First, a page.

Zagreb – Croatia, Europe
Zagreb is the capital and the largest city of the Republic of Croatia. It is in the northwest of the country, along the Sava river, at the southern slopes of the Medvednica mountain. Zagreb lies at an elevation of approximately 122 m (400 ft) above sea level. According to the last official census, Zagreb’s city population in 2011 was 686,568, while its municipal population was 792,875. According to the same census, the wider Zagreb metropolitan area, which includes the City of Zagreb and Zagreb County (also known as the ‘Zagreb ring’), has a population of 1,110,517 people and is the only metropolitan area in Croatia with a population of over one million.
Its favourable geographic position in the southwestern part of the Pannonian Basin, which extends to the Alpine, Dinaric, Adriatic and Pannonic regions, provides an excellent connection for traffic between Central Europe and the Adriatic Sea. The transport connections, concentration of industry, scientific and research institutions and industrial tradition underlie its leading economic position in Croatia. Zagreb is the seat of the central government, administrative bodies and almost all government ministries.
The oldest settlement in the urban area of Zagreb was a Roman town of Andautonia, now Šćitarjevo, which dates back to the 1st century AD. The first recorded appearance of the name Zagreb is dated to 1094, at which time the city existed as two different city centers: the smaller, eastern Kaptol, inhabited mainly by clergy and housing Zagreb Cathedral, and the larger, western Gradec, inhabited mainly by farmers and merchants. Gradec and Zagreb were united in 1851 by ban Josip Jelačić, who was credited for this, with the naming the main city square, Ban Jelačić Square in his honour. During the period of former Yugoslavia, Zagreb remained an important economic centre of the country, and was the second largest city. After the dissolution of Yugoslavia, Zagreb became the capital of Croatia.
The climate of Zagreb is classified as an oceanic climate (Cfb in Köppen climate classification system), near the boundary of the humid continental climate. Zagreb has four separate seasons. Summers are warm, and winters are cold, without a discernible dry season. The average temperature in winter is −0.5 °C (31.1 °F) and the average temperature in summer is 22.0 °C (71.6 °F). Particularly, the end of May gets very warm with temperatures rising above 30 °C (86 °F), doing so on an average of 17 days each summer.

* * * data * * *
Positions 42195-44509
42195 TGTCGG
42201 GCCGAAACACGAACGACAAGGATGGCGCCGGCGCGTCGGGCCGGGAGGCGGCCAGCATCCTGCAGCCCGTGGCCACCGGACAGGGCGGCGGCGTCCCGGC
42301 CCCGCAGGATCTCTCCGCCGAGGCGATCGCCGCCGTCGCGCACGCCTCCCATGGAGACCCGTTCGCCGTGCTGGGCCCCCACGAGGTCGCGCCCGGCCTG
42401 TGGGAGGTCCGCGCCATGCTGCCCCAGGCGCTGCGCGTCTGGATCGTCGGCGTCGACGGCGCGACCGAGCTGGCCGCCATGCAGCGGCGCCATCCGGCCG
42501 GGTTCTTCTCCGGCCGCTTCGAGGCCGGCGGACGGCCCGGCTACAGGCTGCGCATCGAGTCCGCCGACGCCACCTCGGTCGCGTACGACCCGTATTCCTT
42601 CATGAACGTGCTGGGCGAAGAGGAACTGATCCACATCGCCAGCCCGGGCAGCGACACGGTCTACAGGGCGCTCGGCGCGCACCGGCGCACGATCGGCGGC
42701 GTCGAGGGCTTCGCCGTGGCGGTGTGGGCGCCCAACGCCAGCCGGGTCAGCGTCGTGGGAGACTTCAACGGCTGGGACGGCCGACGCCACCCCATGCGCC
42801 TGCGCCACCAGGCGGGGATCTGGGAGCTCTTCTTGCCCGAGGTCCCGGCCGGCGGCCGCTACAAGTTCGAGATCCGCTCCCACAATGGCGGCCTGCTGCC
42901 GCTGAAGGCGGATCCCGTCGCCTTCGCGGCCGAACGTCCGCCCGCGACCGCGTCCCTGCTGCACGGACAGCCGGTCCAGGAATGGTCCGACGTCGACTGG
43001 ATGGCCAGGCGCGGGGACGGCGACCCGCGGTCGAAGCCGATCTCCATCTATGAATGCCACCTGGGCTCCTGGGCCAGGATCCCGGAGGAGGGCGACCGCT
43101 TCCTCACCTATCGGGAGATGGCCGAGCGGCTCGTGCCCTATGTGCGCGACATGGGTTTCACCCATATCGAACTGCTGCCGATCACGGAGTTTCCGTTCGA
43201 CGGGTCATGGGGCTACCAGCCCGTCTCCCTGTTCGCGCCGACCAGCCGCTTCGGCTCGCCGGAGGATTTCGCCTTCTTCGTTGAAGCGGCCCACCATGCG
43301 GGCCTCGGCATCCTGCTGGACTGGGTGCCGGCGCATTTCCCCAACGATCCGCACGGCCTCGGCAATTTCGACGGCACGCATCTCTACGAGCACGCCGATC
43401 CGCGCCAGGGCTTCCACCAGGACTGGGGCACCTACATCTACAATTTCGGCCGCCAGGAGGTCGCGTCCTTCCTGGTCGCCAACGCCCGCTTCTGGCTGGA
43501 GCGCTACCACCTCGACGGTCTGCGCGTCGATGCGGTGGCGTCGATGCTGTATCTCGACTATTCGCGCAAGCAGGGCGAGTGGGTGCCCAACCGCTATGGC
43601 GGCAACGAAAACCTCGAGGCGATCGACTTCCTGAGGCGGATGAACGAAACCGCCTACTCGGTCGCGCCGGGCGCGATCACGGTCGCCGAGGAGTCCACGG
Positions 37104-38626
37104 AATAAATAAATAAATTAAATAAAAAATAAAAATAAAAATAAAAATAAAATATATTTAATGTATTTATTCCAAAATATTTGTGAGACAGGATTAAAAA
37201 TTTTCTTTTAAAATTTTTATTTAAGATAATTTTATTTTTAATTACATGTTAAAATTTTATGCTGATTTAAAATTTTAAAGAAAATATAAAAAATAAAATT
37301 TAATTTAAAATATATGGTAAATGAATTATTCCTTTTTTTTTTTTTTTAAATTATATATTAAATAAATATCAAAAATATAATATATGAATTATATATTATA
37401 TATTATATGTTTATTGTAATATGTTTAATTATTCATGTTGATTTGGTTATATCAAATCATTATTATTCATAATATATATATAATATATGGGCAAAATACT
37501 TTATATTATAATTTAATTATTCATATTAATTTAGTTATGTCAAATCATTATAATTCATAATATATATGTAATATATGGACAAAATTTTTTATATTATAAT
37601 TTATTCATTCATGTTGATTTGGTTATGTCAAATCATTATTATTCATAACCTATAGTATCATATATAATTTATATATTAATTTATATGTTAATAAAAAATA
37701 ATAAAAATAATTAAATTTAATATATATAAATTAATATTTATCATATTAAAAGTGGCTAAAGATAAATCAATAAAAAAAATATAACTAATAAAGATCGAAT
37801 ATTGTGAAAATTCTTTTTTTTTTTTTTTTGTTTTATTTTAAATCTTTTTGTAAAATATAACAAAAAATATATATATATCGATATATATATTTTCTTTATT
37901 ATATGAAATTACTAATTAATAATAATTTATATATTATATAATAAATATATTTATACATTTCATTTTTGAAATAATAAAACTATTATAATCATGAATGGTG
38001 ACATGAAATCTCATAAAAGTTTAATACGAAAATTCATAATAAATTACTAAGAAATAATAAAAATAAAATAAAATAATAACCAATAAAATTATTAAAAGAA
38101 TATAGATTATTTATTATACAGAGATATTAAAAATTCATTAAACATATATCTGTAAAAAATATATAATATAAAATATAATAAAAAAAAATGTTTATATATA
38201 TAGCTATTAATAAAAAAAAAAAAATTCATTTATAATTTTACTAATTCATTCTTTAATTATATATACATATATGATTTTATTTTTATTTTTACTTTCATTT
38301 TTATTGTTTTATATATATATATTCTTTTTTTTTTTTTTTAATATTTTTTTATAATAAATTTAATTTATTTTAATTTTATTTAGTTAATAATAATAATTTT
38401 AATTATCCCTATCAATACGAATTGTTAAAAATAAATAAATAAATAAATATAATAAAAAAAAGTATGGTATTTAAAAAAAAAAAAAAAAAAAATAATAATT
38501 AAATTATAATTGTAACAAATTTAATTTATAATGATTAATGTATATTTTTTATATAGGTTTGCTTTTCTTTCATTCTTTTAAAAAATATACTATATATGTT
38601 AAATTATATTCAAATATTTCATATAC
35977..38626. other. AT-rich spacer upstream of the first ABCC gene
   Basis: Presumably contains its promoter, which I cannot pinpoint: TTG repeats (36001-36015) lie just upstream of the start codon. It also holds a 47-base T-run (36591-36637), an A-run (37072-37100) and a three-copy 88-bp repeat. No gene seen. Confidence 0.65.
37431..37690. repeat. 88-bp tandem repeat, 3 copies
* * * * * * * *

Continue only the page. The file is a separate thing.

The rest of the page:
Snowfall is common in the winter months, from December to March, and rain and fog are common in fall (October to December). Highest recorded temperature ever was 40.4 °C (104.7 °F) in July 1950, and lowest was −27.3 °C (−17.1 °F) in February 1956.
Public transportation in the city is organized in several layers: the inner parts of the city are mostly covered by trams, the outer suburbs are linked with buses, while some suburban areas are accessible by commuter rail.
The public transportation company ZET (Zagrebački električni tramvaj, Zagreb Electric Tram) operates trams, all inner bus lines, and the most of the suburban bus lines, and it is subsidized by the city council.
The national rail operator Croatian Railways (Hrvatske željeznice, HŽ) runs a network of suburban trains in the metropolitan Zagreb area, and it is a government-owned corporation.
The funicular (uspinjača) in the historic part of the city is a tourist attraction.
Taxis are readily available through a network of around a thousand vehicles, but is not particularly popular among the residents because the prices are significantly higher than in other Croatian cities.
Zagreb Airport (IATA: ZAG, ICAO: LDZA), known as ‘Pleso Airport’ is the main Croatian international airport, a 17 km (11 mi) drive southeast of Zagreb in the suburb of Pleso. The airport is also the main Croatian airbase featuring a fighter squadron, helicopters, as well as military and freight transport aircraft.
Zagreb also has a second, smaller airport, Lučko (ICAO: LDZL). It is home to sports airplanes and a Croatian special police unit, as well as being a military helicopter airbase. Lučko used to be the main airport of Zagreb from 1947 to 1959.
A third, small grass airfield, Buševec, is located just outside Velika Gorica. It is primarily used for sports purposes.
Zagreb is an important tourist center, not only in terms of passengers travelling from Western and Central Europe to the Adriatic Sea, but also as a travel destination itself. Since the end of the war, it has attracted close to a million visitors annually, mainly from Austria, Germany and Italy. However, the city has even greater potential as many tourists that visit Croatia skip Zagreb in order to visit the beaches along the Croatian Adriatic coast and old historic Renaissance cities such as Dubrovnik, Split, and Zadar. There are many interesting things for tourists in Zagreb, for example, the two statues of Saint George, one at the Marshal Tito Square, the other at Kamenita vrata, where the image of Virgin Mary is said to be only thing that hasn’t burned in the 17th century fire. Also, there is an art installation starting in Bogovićeva street, called Nine Views. Most of the people don’t know what the statue Prizemljeno sunce (The Grounded Sun) is for, so they put graffiti or signatures on it, but it’s actually the Sun scaled down, with many planets situated all over Zagreb in relative scale with the Sun.
The historical part of the city to the north of Ban Jelačić Square is composed of the Gornji Grad and Kaptol, a medieval urban complex of churches, palaces, museums, galleries and government buildings that are popular with tourists on sightseeing tours. The historic district can be reached on foot, starting from Jelačić Square, the center of Zagreb, or by a funicular on nearby Tomićeva Street.